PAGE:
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Money spent on Web-site design an investment in winning buyers' trust

Mark Reutter, Business & Law Editor


Tiffany Barnett
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Photo by L. Brian Stauffer

Instead of posting security statements to reassure consumers, online retailers might want to spend money on good Web-site design, three researchers say. “Instead of serving a purely aesthetic function, Web-site design signals that a firm’s ability can be trusted,” the authors, including UI marketing professor Tiffany Barnett White (pictured), wrote in the Journal of Marketing.

CHAMPAIGN, Ill. — With consumers growing wary of buying online, how can a company best win over customers and clinch sales on the Web?

The most common method used by online retailers is to post privacy and security statements that convey a firm’s good intentions, according to Tiffany Barnett White, a professor of marketing at the University of Illinois at Urbana-Champaign.

But good intentions are not enough for today’s skeptical consumer.

The results of four tests of between 79 and 152 people, mostly undergraduate students, conducted by White and two other researchers, suggest that spending money on good Web-site design was a more effective way to build consumer trust.

“Instead of serving a purely aesthetic function, Web-site design signals that a firm’s ability can be trusted,” the researchers wrote in an article in the Journal of Marketing, a publication of the American Marketing Association.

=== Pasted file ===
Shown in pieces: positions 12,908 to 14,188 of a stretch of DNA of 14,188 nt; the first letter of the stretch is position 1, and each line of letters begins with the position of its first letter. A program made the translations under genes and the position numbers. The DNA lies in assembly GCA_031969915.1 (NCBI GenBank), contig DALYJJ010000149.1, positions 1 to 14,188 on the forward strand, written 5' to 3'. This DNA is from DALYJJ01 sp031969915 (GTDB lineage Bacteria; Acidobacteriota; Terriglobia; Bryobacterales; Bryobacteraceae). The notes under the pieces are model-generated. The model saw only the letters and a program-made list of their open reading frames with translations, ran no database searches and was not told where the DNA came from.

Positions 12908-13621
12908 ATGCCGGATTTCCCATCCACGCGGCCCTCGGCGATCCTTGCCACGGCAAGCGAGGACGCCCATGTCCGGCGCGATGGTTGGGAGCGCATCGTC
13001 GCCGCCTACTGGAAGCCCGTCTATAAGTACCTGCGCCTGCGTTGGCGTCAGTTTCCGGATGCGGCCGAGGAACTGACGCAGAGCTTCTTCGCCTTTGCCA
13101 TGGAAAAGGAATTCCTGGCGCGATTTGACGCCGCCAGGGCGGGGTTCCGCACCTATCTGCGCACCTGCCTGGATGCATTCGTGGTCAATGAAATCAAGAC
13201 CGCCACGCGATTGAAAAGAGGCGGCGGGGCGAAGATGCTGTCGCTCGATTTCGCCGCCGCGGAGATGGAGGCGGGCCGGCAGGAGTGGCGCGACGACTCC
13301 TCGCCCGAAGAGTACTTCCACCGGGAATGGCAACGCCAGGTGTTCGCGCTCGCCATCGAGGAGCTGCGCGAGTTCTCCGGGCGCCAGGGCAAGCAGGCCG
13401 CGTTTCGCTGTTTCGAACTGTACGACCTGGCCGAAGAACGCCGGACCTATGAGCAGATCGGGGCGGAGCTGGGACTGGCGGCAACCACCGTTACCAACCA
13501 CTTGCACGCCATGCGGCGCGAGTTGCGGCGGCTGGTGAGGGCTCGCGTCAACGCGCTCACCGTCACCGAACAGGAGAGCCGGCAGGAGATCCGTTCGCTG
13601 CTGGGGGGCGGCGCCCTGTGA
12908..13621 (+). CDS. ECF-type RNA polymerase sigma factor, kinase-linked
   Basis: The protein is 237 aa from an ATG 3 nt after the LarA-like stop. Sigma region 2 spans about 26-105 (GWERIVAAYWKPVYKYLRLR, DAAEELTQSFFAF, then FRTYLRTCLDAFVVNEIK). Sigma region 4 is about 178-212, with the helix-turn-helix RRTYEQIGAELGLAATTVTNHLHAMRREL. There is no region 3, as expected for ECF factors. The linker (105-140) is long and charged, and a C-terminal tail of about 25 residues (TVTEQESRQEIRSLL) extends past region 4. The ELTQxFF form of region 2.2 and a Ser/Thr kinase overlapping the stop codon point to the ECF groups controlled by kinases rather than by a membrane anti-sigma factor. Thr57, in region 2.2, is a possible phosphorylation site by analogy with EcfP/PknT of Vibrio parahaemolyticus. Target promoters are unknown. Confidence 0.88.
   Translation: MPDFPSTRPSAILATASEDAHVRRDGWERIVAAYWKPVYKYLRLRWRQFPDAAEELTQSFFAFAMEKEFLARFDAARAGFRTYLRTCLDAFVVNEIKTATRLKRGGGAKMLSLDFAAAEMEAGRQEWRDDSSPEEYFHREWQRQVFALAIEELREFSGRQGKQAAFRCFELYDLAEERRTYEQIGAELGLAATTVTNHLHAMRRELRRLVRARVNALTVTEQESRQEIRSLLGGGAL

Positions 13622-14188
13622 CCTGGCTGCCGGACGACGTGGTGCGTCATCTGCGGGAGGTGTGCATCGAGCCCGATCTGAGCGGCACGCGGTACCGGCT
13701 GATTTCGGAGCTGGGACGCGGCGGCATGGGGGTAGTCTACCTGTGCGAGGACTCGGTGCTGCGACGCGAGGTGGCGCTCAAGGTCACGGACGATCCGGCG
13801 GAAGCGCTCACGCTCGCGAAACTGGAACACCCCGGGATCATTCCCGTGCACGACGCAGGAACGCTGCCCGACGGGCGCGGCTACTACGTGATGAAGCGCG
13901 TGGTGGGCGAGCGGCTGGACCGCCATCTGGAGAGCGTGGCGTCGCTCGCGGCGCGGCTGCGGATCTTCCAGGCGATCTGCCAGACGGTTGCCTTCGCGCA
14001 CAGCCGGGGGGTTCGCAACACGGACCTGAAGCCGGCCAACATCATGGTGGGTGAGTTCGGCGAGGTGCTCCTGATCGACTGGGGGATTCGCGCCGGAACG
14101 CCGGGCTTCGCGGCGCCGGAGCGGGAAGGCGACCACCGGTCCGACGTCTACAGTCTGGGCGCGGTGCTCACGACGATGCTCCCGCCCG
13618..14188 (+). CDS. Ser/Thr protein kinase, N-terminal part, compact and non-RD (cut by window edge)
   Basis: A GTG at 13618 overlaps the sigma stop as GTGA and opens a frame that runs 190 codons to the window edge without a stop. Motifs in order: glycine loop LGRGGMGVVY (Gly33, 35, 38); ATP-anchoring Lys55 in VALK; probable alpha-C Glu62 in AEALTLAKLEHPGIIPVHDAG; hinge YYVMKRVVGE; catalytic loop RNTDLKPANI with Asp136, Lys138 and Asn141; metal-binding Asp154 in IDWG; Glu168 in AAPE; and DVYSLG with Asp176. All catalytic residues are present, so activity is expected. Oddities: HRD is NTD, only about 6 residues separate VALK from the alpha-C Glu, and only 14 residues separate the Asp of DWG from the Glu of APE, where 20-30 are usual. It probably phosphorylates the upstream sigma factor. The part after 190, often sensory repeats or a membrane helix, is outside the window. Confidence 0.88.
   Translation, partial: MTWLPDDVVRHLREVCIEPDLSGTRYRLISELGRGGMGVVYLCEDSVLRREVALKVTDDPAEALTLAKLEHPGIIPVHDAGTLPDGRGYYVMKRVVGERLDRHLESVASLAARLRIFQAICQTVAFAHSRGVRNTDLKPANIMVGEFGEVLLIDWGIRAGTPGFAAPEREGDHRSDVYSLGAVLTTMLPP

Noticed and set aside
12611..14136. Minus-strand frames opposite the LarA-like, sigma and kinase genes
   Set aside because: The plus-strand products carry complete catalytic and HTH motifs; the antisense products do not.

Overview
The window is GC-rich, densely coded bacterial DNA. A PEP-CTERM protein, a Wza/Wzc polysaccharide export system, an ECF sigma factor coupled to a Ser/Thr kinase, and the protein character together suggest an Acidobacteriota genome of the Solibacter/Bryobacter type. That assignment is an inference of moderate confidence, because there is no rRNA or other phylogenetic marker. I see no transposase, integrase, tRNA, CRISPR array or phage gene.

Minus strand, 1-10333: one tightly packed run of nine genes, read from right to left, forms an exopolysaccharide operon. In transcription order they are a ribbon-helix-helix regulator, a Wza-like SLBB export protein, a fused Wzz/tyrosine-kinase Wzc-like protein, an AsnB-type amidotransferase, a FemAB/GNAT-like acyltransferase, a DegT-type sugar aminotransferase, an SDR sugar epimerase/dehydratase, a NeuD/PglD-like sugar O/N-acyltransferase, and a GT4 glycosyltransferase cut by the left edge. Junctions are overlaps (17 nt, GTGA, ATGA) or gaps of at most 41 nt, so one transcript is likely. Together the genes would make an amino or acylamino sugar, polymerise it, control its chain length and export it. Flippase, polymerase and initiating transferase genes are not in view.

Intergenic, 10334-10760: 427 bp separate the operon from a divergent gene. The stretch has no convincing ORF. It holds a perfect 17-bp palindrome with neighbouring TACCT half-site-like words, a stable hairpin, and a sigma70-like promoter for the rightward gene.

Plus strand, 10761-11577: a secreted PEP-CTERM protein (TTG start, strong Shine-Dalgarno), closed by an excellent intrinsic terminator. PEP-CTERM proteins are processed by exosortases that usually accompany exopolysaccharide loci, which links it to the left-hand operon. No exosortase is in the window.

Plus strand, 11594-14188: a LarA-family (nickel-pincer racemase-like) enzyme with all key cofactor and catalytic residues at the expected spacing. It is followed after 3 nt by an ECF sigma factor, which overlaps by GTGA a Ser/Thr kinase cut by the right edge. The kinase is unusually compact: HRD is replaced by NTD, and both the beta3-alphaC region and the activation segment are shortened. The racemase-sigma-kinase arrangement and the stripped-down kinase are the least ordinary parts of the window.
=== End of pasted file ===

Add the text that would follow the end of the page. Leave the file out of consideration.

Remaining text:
Such trust in a firm’s ability to deliver was “the most significant driver of online purchase intentions for visitors engaging in pre-purchase deliberation,” or what the researchers called “searchers.”

However, improved site design did not significantly increase purchases in the case of “browsers,” or those who viewed a site for recreation or enjoyment.

The study reflects a conundrum among online retailers.

Rather than gaining consumer confidence over time, online sites have suffered from growing caution among buyers.

Not only do consumers balk at buying goods without actually seeing or touching them, but many are aware that established retailers frequently outsource their e-commerce functions, making it difficult to predict the quality of an online product based on the customer’s in-store experience with the firm.

Another factor affecting Web sales is what the researchers called “social risk.” For online retailers selling expensive items, such as jewelry, or gifts for important social occasions, such as weddings, sophisticated graphics and easy site navigation are important sales tools.

On the other hand, sites that sell commodity-like products, such as office supplies, can do without costly Web-site investments.

The paper was co-written with Ann E. Schlosser, a marketing professor at the University of Washington, and Susan M. Lloyd, a marketing professor at American University.

The article is titled, “Converting Web Site Visitors into Buyers: How Web Site Investment Increases Consumer Trusting Beliefs and Online Purchase Intentions.”